Slow slow slow

June 16, 2016


A moment to treasure

I had been looking forward to this moment for months. For as long as I can remember I had a yearning to hold a Stone Age axe for myself. To feel the contours of the polished rock, to hold something which someone had crafted thousands upon thousands of years ago.  In my hunt for these treasures in museums I always found that there was a glass screen between me and it, a small ‘interpretation’ label saying something along the lines of 18. Paleolithic axe from such and such a place.

Way back when I was sixteen my hunger to connect in with the old ways led me to volunteering at my local archaeological trust. It was there that I washed the little pieces of pot which were excavated from underneath buildings in Canterbury where I grew up.

The excitement of being only maybe the second person to handle these finds since they were discarded all those centuries ago.  We were working with artifacts from the Middle Ages, dating back to the Romans.


But today we were going back to the Paleolithic times, when we were hunter gatherers, six thousand years ago. It’s almost an incomprehensible amount of time, and yet here I was holding an object, journeying to an object which connected me and its maker together across time.

Exquisite Craftsmanship

I could have gone back even further, to almost half a million years ago, working with an axe created by the species which came before us, Homo Erectus. But it was the fine polish on the stone that had drawn me to this particular era in our evolution. Such exquisite craftsmanship from someone who clearly valued their possession, to spend so many thousands of hours crafting it to perfection.

So I played  a drumming track on my ipod and journeyed to the maker of the stone axe.  It was partly to satisfy my own desire for a deeper connection, and partly to have a go myself before we ran our forthcoming workshop. On the weekend of Friday 24th to Sunday 26th June the participants will be doing the very same thing – sitting and journeying with ancient objects from our far distant ancestors.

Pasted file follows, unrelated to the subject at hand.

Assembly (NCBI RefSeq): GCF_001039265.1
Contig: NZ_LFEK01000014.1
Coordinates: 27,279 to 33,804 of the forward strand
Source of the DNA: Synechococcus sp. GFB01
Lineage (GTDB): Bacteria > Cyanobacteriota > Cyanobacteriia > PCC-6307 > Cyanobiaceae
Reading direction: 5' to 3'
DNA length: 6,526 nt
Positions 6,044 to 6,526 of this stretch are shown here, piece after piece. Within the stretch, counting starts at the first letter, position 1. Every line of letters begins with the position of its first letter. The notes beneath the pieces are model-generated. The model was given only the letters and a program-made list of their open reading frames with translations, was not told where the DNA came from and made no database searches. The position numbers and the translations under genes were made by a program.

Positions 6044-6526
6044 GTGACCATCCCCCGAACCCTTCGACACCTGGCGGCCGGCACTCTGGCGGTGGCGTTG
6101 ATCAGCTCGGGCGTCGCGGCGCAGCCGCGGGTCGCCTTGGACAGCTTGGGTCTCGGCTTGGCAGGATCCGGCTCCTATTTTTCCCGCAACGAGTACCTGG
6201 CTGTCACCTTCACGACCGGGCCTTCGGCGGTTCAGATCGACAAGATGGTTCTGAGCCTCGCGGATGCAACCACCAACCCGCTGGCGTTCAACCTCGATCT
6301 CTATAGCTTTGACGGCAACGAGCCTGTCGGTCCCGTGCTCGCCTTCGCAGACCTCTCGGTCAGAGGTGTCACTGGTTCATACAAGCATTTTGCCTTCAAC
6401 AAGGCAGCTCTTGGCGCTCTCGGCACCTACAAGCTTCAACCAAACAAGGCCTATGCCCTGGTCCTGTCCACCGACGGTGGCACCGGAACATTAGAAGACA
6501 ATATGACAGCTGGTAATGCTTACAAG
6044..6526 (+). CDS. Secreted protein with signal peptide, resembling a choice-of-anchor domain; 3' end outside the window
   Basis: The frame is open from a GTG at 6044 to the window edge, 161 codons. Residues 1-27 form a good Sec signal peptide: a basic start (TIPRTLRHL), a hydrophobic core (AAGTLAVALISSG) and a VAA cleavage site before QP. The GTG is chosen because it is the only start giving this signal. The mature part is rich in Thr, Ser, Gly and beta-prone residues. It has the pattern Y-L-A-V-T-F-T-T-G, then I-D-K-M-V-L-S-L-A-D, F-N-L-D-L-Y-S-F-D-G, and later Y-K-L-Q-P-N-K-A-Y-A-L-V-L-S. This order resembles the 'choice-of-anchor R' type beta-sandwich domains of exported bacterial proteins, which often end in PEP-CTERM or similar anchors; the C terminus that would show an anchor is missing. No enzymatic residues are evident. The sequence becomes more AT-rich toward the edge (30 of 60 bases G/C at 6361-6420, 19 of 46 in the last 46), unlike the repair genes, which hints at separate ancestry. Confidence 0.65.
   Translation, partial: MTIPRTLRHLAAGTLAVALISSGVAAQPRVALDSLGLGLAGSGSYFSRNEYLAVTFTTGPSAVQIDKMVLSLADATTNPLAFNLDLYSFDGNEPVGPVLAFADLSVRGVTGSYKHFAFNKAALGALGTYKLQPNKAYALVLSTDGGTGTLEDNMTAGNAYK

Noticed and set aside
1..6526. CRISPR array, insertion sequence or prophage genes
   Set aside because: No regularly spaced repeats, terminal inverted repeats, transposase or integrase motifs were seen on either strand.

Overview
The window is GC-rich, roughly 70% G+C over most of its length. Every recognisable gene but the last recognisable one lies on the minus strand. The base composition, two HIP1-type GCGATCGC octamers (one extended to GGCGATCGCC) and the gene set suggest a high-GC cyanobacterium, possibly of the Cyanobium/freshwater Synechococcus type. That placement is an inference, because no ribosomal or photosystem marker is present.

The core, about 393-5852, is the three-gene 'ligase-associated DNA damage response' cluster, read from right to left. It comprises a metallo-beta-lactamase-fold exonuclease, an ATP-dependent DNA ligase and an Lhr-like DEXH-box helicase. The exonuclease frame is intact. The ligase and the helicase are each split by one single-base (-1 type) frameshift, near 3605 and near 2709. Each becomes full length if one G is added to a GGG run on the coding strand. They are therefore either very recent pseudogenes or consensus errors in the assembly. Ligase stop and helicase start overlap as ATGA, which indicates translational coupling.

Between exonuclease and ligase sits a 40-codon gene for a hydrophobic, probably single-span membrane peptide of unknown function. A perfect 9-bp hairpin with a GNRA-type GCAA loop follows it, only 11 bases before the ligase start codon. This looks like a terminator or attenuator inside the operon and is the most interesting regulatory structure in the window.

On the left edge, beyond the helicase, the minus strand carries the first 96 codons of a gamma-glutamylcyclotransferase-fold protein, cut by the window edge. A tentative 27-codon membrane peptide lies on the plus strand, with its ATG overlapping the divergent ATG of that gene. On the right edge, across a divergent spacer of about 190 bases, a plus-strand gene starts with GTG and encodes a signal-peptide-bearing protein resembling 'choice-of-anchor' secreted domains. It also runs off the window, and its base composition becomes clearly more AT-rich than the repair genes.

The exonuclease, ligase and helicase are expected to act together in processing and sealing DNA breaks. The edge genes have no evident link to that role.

I only had a few minutes to journey, as we had a busy afternoon capturing film footage. The message I received was quite ironic really.

Slow, slow, slow.

Ironic in that I was in a rush, and I often seem to be in a rush, trying to juggle, to fit in all these things that I want to do, or feel I ought to do.

So simple, and so true. I could theorise, go into depth about how meaningful this message is for me right now, for our culture right now, perhaps for humanity right now.

But I shall stop here, slow down, and take myself off out for a walk in the woods, to slow down.

About the Author


Nicola Smalley is an edge-dweller, shamanic practitioner and writer living in the Arnside and Silverdale Area of Natural Beauty in north Lancashire, England.

Following a career in corporate sustainability, she now runs The Way of the Buzzard with her husband Jason. Her passion is anything connected to nature and the mysteries of the Earth.

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  1. Yes, I’ve had a similar message this month look at the buttercup and how it stands so golden ” Just Be”
    How wonderful for you to connect with the maker Xx

  2. Thanks for sharing Nicola. Very much looking forward to the weekend and experiencing holding the ancient objects.

  3. Beautiful. There seems to be a deep and powerful ‘longing’ in many of us to connect with our ancient past. It rises up within me in all sorts of ways.

    I found this particular story quite moving. Slow, slow, slow is definately a pertinent message for us all. I read a wonderful line in a book many years ago about a young man who was desperate to attain ‘enlightenment’. The response from a very wise old spiritual teacher was, ‘why the rush for enlightenment?’ you have all of eternity…

  4. I’m having a solo vacation in Hawaii and I so understand the meaning of slow slow slow. No one to run after or feed or talk to. Although it is lonely I am reacquainted with my inner being. Thanks for your story and making me feel it’s ok to be alone.

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